The architecture documentation is overkill, I know, but has value both as an architecture definition, as well as a political tool ("look at how well thought out this project is.."). The reason to use rails is because when push comes to shove management won't really care how elegant the design is--they just want it delivered. When our back is against the wall I do not want individual developers off doing their own thing in PHP and a smattering of .NET. This is an attempt to let everybody win. I'll let you know how it goes..
Wednesday, November 09, 2005
Kind of defeats the purpose of mobile devices, eh?
So the Home Office crime prevention department in the UK just launched this three-year “Let’s Keep Crime Down” campaign with a specific bend on consumer electronics and portables to, um, help reduce crime. So without further ado, may we present our picks for the best of “Let’s Keep Crime Down”...
Kind of defeats the purpose of using a mobile device, if you ask me..
Thanks, to customer support
There's just one thing missing--an option for me to say "thanks." Wouldn't it be nice if there was a URL in this type of email that would allow me to send a quick note to the tech who resolved my problem and say thanks?
Infamous software bugs
1988 -- Buffer overflow in Berkeley Unix finger daemon. The first internet worm (the so-called Morris Worm) infects between 2,000 and 6,000 computers in less than a day by taking advantage of a buffer overflow. The specific code is a function in the standard input/output library routine called gets() designed to get a line of text over the network. Unfortunately, gets() has no provision to limit its input, and an overly large input allows the worm to take over any machine to which it can connect.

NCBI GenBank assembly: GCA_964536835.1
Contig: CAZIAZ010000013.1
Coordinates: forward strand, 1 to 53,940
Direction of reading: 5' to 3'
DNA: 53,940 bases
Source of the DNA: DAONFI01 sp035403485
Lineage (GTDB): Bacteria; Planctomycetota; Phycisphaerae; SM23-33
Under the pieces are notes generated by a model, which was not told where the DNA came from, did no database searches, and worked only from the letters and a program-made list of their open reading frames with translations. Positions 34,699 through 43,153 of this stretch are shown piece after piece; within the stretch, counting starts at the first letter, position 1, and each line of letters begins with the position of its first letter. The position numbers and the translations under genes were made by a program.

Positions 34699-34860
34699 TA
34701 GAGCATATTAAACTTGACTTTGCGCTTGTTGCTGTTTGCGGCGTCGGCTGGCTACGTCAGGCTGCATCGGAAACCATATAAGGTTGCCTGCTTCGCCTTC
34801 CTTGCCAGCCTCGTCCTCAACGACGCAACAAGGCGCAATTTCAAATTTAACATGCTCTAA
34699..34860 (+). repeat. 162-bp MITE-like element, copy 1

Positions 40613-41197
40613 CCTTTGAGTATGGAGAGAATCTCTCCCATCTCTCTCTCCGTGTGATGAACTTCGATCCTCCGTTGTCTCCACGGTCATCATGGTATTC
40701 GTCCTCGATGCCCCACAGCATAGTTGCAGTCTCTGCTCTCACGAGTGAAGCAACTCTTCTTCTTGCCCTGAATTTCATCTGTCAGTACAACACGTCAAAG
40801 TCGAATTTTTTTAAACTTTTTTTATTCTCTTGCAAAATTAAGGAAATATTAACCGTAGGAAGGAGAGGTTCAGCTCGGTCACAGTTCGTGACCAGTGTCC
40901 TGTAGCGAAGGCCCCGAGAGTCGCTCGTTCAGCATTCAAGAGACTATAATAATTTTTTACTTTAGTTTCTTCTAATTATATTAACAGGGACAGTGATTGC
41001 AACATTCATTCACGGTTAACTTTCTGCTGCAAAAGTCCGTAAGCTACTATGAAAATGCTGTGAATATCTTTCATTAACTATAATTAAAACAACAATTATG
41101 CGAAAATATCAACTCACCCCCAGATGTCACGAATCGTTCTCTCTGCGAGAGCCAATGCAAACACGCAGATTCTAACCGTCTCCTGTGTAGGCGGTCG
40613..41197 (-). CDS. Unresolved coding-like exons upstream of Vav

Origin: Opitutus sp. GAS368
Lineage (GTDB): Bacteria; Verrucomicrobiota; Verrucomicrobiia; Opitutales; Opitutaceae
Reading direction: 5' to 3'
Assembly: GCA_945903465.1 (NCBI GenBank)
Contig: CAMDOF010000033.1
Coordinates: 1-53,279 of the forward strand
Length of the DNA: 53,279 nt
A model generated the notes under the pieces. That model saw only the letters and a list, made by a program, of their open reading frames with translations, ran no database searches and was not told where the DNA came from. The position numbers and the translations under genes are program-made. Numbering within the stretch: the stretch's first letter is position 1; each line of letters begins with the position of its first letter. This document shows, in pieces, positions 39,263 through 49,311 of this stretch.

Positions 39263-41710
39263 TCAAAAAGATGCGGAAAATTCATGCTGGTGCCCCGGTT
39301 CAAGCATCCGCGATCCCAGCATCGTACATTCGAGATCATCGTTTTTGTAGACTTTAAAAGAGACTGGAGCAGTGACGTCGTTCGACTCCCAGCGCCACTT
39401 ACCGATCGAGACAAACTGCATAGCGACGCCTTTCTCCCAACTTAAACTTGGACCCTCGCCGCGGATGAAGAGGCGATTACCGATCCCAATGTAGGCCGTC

Programmers respond by attempting to stamp out the gets() function in working code, but they refuse to remove it from the C programming language's standard input/output library, where it remains to this day.
Monday, November 07, 2005
Ruby on Rails with J2EE credibility
The latest "Agile Web Development with Rails" gives a good treatment of many of the deployment issues with Rails apps. Combined with the above article, an architect can put together a systems architecture description that gives some credibility to Rails based applications in the workplace.
As an aside, according to Amazon.com Agile Web Development with Rails is #293 overall
and #6 in the Computers and Internet sales category. That's a little piece of ammo for those who say "we can't use Rails, nobody knows how to use it."
Sunday, November 06, 2005
Top 100 video games of all time
Of course, I'm disappointed at the lack of early video games in the list. No Centipede, Dig Dug, Space Invaders, Frogger, Defender, QBert, Asteroids, Tempest, Donkey Kong, Missle Command, etc. These were the games that caused a revolution in software--since most of us who started writing code in the early 1980's did so to write games like the ones we saw in the arcade.
But then, I'm getting old..
Saturday, November 05, 2005
How to install Ruby on Rails on Windows
As of this date/time, the secret of installing Ruby on Rails on Windows seems to be:
1. Install ruby182-15.exe
2. Open a command line and type "gem install rubygems-update"
3. Type "update_rubygems"
4. Type "gem install rails --include-dependencies"
The trick is to get the proper updated rubygems package--else you won't be able to get rails installed. Might be an easier way to do this stuff, but I couldn't figure it out..
Wednesday, November 02, 2005
Brilliant -- IE browsing from within a Firefox tab
I'm glad to see that the folks at Mozilla have taken the time to detail their use of CI and made the tool they use, Tinderbox, publicly available. This is definitely worth looking into.